In honour of the ‘little black jacket’

It began as a coffee table book — ex-Vogue editor Carine Roitfeld took photos of models, actors, and musicians, all wearing Chanel's classic coat. Now, the Little Black Jacket is a major exhibition, opening in London next month.

FORGET the haughty stereotypes; fashion is the only cultural pursuit that is truly universal. The most committed philistine has to dress in the morning and whatever s/he chooses will have some catwalk connection, however tangential.

There are even some garments with a place in every wardrobe: blue jeans, a white shirt or a simple black jacket. Karl Lagerfeld and former Vogue Paris editor Carine Roitfeld claim the Little Black Jacket for Chanel with a new book of photographs that celebrates her box-cut classic’s endless versatility.

“Coco Chanel invented a piece that had never before existed in this particular form, and no one can take this from her,” decrees Lagerfeld. An accompanying exhibition arrives at London’s Saatchi Gallery next month.

King Karl, whose arsenal of talents includes photography, snapped 113 portraits of “friends of the House” in a slim black quilted version of the jacket for the coffee-table tome. Like Mademoiselle Chanel in life, Karl has made the brand plenty of friends in high places over the years and it is interesting to see which make his selection.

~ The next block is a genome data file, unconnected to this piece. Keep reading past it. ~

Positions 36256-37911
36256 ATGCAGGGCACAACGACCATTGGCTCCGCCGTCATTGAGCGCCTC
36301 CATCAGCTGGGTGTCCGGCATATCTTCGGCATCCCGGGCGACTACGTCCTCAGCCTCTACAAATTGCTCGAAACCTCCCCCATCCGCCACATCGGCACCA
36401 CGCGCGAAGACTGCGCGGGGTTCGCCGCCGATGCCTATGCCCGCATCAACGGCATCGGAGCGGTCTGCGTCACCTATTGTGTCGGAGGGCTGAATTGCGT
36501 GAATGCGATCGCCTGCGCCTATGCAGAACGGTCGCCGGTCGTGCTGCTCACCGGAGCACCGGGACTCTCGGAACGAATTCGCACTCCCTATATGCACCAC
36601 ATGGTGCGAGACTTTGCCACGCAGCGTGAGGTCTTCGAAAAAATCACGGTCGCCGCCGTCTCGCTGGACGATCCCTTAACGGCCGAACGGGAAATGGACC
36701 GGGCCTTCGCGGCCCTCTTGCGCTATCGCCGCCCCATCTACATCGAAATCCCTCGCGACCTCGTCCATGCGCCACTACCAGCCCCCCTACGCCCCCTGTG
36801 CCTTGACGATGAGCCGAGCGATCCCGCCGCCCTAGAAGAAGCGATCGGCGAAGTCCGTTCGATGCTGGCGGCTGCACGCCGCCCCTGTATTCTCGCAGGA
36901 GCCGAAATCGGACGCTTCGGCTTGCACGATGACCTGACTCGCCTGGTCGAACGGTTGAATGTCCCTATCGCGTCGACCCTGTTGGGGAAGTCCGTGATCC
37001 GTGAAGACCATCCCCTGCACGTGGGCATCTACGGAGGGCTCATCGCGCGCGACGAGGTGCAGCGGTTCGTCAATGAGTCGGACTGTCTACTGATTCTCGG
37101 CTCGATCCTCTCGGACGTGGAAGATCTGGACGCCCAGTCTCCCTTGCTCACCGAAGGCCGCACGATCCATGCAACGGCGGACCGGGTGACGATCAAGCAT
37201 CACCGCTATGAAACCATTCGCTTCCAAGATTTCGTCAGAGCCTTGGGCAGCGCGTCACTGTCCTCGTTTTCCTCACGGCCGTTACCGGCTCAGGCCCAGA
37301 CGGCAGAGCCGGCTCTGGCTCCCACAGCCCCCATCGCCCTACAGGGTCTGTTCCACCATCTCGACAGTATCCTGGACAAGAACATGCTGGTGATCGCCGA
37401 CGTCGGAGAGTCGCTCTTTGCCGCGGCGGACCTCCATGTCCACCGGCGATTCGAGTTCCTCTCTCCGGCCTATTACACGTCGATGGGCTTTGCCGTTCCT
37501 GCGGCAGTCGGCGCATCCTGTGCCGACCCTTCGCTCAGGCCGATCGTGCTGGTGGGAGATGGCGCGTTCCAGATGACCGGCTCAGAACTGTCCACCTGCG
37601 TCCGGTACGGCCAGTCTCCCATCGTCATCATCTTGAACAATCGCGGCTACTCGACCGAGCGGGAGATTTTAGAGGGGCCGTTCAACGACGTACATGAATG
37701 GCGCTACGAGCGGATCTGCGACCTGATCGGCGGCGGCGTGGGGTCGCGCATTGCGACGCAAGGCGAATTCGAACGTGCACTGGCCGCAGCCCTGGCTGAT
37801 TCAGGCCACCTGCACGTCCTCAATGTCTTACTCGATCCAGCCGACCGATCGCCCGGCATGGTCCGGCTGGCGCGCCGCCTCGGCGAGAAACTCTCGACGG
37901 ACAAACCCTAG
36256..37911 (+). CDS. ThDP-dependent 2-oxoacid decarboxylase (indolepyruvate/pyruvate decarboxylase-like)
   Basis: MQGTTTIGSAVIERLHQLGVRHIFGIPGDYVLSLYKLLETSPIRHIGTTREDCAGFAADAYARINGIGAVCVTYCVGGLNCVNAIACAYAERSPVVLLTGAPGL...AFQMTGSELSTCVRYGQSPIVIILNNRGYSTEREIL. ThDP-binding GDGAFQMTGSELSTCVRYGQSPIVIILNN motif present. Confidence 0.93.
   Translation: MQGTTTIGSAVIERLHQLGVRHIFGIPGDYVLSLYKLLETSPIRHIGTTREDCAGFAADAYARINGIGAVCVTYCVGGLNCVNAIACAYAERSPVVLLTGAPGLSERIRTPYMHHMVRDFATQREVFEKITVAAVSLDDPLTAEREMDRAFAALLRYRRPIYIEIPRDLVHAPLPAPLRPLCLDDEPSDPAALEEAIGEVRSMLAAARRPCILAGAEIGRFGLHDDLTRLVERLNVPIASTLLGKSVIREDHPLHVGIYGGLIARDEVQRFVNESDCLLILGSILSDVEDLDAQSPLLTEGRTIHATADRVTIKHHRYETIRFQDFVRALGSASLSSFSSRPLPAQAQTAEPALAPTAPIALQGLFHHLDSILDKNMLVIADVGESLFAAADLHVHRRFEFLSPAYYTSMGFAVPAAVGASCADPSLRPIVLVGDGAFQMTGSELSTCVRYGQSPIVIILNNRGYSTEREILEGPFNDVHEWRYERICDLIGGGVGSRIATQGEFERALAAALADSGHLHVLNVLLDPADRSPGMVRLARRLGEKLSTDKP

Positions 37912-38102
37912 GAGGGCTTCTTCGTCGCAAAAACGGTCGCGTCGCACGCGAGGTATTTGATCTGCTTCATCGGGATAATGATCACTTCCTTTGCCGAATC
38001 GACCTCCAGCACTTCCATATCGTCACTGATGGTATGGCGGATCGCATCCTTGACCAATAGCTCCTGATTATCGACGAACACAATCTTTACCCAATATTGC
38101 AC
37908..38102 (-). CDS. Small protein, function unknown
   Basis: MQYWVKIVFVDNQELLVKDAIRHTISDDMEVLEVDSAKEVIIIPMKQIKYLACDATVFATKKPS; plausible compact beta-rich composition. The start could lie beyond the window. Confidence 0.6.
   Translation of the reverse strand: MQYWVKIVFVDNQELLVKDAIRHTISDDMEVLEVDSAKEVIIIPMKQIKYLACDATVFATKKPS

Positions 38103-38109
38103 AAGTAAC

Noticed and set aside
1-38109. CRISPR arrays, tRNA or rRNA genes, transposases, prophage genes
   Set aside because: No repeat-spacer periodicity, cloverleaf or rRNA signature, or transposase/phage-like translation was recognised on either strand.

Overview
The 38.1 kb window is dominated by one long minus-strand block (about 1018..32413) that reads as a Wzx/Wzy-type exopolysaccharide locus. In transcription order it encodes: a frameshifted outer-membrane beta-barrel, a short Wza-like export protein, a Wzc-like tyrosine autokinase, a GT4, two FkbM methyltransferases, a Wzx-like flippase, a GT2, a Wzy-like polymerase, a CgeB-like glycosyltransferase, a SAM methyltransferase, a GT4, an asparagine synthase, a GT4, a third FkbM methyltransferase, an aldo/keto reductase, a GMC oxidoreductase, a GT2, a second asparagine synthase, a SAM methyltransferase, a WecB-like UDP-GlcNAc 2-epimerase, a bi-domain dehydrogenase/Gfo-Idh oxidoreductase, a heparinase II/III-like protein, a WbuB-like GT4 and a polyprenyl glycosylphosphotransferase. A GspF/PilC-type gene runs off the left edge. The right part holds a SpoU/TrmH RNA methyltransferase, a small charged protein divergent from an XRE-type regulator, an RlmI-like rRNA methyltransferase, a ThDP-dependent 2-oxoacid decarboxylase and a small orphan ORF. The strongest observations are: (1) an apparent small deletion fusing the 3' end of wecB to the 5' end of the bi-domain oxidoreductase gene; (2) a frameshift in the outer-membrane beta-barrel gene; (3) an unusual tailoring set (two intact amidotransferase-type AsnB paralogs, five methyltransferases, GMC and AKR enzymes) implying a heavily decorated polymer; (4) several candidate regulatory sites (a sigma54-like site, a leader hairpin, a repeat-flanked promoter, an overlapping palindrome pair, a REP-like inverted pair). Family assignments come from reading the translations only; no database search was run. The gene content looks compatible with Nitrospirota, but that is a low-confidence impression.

Models and muses like Georgia May Jagger, Jane Birkin and Claudia Schiffer mingle with actors, musicians, directors and writers. The mix is a reflection of the creative types that surrounded the brand’s founder socially and professionally.

Had Chanel compiled a similar book in her day, Picasso and Jean Cocteau might have been among her choices.

Lagerfeld also demonstrates a shrewd awareness of the BRICs. If some of the faces aren’t familiar to you, they will be to a Chanel lover somewhere in the world (the travelling exhibition has already hit Tokyo, Taipei, Hong Kong and New York).

Carine’s irreverent (and frankly genius) styling crystallises how the LBJ goes with anything and on anyone, regardless of age, gender, political persuasion and time.

The wife of former French PM and Resistance hero Jacques Chaban-Delmas is perhaps the most mature subject. Virginie Ledoyen poses as Marie Antoinette. Chinese actress Zhang Ziyi wears hers over a vintage People’s Liberation Army shirt and hat (surely the ultimate contradiction in clothes).